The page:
A new report from Packaged Facts suggests meal kit sales grew more than 22% in 2018…but that growth is about to take a dive.
First, Costco has pulled Blue Apron Holdings Inc. kits from in-store displays, reportedly to make room for holiday food options. CEO Brad Dickerson said during the New York-based Company’s third quarter conference call in early-November the company plans to use the hiatus to evaluate packaging to reduce waste.
“Our presence in Costco locations has paused due to the seasonal cadence of their business,” Dickerson said during the call. “As we enter 2019, we are targeting to resume in Costco, as well as expand into new retailers leveraging lessons learned from our pilot and evolving our product offerings to complement this environment.”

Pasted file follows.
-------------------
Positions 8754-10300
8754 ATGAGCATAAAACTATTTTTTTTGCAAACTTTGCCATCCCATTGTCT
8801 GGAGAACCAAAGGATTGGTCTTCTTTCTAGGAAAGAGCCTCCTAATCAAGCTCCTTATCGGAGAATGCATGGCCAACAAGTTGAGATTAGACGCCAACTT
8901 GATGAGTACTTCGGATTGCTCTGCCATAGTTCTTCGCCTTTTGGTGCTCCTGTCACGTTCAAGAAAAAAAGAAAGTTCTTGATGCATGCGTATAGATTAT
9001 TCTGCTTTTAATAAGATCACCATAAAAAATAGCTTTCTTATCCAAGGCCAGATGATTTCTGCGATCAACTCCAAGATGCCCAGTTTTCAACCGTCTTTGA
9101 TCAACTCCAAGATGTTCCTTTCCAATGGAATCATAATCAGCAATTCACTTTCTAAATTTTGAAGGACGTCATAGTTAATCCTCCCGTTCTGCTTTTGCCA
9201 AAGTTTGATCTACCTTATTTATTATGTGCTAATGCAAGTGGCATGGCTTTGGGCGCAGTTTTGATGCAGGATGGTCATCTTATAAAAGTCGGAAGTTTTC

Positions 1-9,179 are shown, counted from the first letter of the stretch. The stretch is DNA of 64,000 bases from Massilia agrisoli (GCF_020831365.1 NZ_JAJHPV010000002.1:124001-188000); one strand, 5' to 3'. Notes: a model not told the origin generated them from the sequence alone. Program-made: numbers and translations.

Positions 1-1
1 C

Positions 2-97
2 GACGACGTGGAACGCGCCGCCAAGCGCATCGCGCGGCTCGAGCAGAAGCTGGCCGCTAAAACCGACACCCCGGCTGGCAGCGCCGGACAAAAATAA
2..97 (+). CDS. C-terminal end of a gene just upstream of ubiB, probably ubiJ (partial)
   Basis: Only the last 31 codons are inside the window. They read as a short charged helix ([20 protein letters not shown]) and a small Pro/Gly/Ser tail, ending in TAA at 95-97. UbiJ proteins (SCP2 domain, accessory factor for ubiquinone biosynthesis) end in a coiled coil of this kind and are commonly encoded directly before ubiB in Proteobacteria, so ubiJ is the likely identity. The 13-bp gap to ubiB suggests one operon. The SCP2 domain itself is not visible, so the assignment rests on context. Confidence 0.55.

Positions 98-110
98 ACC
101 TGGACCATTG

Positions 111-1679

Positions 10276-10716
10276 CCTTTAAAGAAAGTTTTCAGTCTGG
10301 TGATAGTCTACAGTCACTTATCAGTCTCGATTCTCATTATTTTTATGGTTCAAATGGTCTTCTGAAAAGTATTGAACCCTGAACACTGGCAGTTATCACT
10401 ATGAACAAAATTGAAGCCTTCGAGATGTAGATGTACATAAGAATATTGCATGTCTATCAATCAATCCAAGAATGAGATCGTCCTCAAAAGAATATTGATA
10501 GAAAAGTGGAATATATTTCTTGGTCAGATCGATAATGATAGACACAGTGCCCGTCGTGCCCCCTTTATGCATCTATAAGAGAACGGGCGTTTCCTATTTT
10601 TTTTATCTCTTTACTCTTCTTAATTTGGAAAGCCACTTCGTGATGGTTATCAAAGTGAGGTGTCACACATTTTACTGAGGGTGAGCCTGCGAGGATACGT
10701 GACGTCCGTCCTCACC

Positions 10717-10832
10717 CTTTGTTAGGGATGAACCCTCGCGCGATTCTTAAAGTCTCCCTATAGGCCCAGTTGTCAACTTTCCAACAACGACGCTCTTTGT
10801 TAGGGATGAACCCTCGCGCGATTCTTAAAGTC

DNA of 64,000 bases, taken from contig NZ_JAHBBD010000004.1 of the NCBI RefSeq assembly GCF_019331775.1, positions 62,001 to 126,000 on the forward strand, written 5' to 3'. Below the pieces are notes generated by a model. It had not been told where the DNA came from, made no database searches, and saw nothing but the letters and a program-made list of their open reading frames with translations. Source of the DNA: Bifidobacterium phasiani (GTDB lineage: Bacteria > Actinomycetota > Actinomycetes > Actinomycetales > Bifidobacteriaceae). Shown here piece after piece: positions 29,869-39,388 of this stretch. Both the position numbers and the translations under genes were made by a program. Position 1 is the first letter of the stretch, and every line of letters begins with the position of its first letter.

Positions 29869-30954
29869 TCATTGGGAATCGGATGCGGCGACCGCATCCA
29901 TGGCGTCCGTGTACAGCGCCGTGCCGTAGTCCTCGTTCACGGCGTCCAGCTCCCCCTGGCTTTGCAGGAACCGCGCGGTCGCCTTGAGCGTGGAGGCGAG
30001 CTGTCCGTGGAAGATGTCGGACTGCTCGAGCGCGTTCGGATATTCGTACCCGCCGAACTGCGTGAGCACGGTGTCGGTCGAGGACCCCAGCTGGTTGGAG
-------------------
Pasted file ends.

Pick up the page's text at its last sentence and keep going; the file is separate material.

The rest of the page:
The new report from Packaged Facts, “Meal Kits: Trend and Opportunities in the U.S., 3rd Edition,” released November 28, suggests the meal it industry will “continue to expand and growth healthily through 2023 – albeit at rates more modest than previously anticipated.”
The report forecasts 22% growth by the end of 2018, to a total of $3.1 billion in sales. That growth rate is forecast for a “steady decline from double-digit gains over the next few years to single-digit gains by 2023,” according to a Packaged Facts news release.
Delivery and subscription models will lose ground to retail, said David Sprinkle, research director for Packaged Facts.
“Further complicating things, market expansion is expected to be much more reliant on alternative purchase venues than traditional subscription delivery model due in part to the convenience and flexibility of online shopping,” he said in a news release.
Traditional retailers are also moving into meal kits, many through acquisition and partnerships with existing brands. Boise-based Albertsons purchased Plated in 2017, Kroger purchased Home Chef, and more recently HelloFresh meal kits started appearing on the shelves of Ahold/Delhaize and H.E. Butt stores.